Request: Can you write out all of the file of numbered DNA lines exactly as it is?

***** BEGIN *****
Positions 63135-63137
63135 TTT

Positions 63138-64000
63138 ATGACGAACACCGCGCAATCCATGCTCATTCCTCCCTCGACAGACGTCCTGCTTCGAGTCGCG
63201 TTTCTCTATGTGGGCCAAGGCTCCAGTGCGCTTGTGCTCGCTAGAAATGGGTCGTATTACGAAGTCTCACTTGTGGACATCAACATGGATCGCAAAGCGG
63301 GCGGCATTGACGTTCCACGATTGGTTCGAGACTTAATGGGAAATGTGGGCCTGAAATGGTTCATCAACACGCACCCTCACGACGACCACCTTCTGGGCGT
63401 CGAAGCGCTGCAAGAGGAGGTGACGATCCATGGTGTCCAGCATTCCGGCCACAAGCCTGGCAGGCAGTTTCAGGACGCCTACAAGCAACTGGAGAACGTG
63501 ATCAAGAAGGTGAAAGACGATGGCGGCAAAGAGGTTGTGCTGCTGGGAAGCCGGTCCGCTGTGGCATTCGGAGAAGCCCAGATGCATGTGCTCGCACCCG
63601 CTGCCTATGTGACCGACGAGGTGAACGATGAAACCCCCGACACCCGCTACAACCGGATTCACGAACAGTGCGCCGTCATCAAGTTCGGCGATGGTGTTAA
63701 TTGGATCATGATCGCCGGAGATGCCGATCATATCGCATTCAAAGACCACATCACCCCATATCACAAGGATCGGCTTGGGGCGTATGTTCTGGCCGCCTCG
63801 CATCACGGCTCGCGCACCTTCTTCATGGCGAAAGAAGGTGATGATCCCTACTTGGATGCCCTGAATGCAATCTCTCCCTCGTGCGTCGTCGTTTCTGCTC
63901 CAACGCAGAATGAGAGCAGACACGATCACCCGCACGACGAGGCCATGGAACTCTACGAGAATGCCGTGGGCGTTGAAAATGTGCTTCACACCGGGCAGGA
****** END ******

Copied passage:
Positions 63135-63137
63135 TTT

Positions 63138-64000
63138 ATGACGAACACCGCGCAATCCATGCTCATTCCTCCCTCGACAGACGTCCTGCTTCGAGTCGCG
63201 TTTCTCTATGTGGGCCAAGGCTCCAGTGCGCTTGTGCTCGCTAGAAATGGGTCGTATTACGAAGTCTCACTTGTGGACATCAACATGGATCGCAAAGCGG
63301 GCGGCATTGACGTTCCACGATTGGTTCGAGACTTAATGGGAAATGTGGGCCTGAAATGGTTCATCAACACGCACCCTCACGACGACCACCTTCTGGGCGT
63401 CGAAGCGCTGCAAGAGGAGGTGACGATCCATGGTGTCCAGCATTCCGGCCACAAGCCTGGCAGGCAGTTTCAGGACGCCTACAAGCAACTGGAGAACGTG
63501 ATCAAGAAGGTGAAAGACGATGGCGGCAAAGAGGTTGTGCTGCTGGGAAGCCGGTCCGCTGTGGCATTCGGAGAAGCCCAGATGCATGTGCTCGCACCCG
63601 CTGCCTATGTGACCGACGAGGTGAACGATGAAACCCCCGACACCCGCTACAACCGGATTCACGAACAGTGCGCCGTCATCAAGTTCGGCGATGGTGTTAA
63701 TTGGATCATGATCGCCGGAGATGCCGATCATATCGCATTCAAAGACCACATCACCCCATATCACAAGGATCGGCTTGGGGCGTATGTTCTGGCCGCCTCG
63801 CATCACGGCTCGCGCACCTTCTTCATGGCGAAAGAAGGTGATGATCCCTACTTGGATGCCCTGAATGCAATCTCTCCCTCGTGCGTCGTCGTTTCTGCTC
63901 CAACGCAGAATGAGAGCAGACACGATCACCCGCACGACGAGGCCATGGAACTCTACGAGAATGCCGTGGGCGTTGAAAATGTGCTTCACACCGGGCAGGA